Dash cams capture those breaking the law: It’s no game!

David Williams, national motor journalist and road safety award-winner

The more I use a dash cam, the more I like it. It keeps me on my toes (I don’t want to record myself doing something daft) and if someone else causes a crash, I’ll have the evidence of that too.

There’s only one problem; part of my job is to road-test different cars and motorcycles and I don’t always remember to switch my Nextbase dashboard camera from one car to the next.

It’s sod’s law that I can keep the device plugged in, faithfully recording everything in its path for weeks on end, only for nothing of much significance to occur. Then the minute I drive anywhere without it all hell breaks loose: motorists driving through red lights, performing outrageous overtaking manoeuvres and so on. I feel cheated.

A pet hate is motorists driving dangerously when under the ‘influence’ of a mobile phone; most often noticed on motorways when, while everyone else is driving in a straight line, offenders weave mindlessly from lane to lane.

I’m not alone in this dread. Auto Express magazine recently polled over 10,000 Britons to see which driving habits they disliked the most… and which they’re guilty of themselves. Almost one third of motorists said that using a mobile phone behind the wheel was the most annoying habit they witnessed while driving. Unfortunately however, 10 per cent admitted to doing it too. Talk about double standards.

Mobile phone usage (29 per cent) topped the magazine’s ‘frustrating traits’ poll, followed by failure to indicate at roundabouts and lane hogging – both leaving a quarter of motorists seeing red.

Despite Britons ranking mobile phone use as their biggest grievance, it was second in the list of habits they owned up to, with 10 per cent saying they’d made a call or surfed the Web on their handsets.

Neil Greig, director of policy and research at the Institute of Advanced Motorists (IAM), said: “Holding a mobile phone has a direct and obvious impact on driving, such as swerving across lanes, slowing down and a having a lack of concentration, so I can see why it upsets so many.”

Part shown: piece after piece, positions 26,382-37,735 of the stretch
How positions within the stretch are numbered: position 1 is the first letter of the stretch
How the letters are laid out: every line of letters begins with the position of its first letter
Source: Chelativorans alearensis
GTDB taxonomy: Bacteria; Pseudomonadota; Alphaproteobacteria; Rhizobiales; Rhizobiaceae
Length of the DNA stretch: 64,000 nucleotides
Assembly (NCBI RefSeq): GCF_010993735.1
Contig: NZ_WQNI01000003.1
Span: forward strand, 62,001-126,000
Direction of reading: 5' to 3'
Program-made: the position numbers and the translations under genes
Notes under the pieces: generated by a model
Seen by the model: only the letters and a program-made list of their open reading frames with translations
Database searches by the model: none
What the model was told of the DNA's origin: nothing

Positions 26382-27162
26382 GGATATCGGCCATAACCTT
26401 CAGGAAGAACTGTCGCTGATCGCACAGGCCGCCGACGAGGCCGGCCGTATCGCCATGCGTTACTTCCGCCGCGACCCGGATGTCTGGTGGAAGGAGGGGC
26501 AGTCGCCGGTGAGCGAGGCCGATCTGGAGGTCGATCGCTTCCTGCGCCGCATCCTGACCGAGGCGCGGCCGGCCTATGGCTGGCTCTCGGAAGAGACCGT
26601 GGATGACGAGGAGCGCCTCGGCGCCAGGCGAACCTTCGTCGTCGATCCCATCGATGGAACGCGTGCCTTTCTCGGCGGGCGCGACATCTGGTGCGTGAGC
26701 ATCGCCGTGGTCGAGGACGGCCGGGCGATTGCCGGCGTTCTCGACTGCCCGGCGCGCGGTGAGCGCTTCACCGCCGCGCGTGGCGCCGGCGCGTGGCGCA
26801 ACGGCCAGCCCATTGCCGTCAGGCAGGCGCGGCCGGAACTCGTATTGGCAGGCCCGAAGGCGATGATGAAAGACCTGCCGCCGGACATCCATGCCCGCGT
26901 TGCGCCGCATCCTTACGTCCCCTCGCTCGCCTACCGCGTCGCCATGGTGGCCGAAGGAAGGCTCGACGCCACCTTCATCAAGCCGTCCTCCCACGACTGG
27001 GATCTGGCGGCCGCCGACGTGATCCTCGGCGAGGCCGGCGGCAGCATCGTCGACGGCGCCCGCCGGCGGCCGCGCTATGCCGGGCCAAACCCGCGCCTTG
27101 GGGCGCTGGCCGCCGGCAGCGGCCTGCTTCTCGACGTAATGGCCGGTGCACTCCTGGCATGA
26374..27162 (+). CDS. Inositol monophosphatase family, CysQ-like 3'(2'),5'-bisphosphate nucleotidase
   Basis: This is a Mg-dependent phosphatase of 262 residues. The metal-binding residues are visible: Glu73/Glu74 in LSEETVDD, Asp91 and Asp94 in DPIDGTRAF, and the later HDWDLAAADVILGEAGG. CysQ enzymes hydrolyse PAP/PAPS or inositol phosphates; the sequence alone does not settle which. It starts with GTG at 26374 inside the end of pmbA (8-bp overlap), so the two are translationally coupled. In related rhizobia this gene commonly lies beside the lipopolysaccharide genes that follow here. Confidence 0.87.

Added Joe Finnerty, Consumer Editor of Auto Express: “The number of people who admit to using mobile phones while driving is shocking, despite continued coverage of how dangerous and distracting it can be. What’s more, people say they find it annoying, yet admit to doing so themselves. The fact two-thirds of people say they speed, but very few are bothered about it, shows a blatant disregard for keeping safe on the road, too.”

Other confessions? 65 per cent of those polled admitted breaking speed limits regularly. Surprisingly though, only four per cent said that seeing others speeding bothered them. The latest figures from the Transport Research Laboratory (TRL) show that the chance of an incident rises exponentially with speed. A 10 per cent increase in speed is estimated to up the likelihood of an incident occurring by 26 per cent, a sobering thought.

Will we ever change? We might; drink-driving was socially acceptable in many circles decades ago but not today.

I believe that – especially in our increasingly-crowded cities – the anti-speeding message will eventually get through although there’ll always be a small minority prepared to gamble with others’ lives by putting their foot down in the ‘wrong’ place.

I’m no killjoy and enjoy a fast motorcycle or car as much as the next driver. But if you want to put your foot down do it on a track day. They’re fun, relatively safe, and not as expensive as you might think. And you can record all on your heroic moments on your dash cam.

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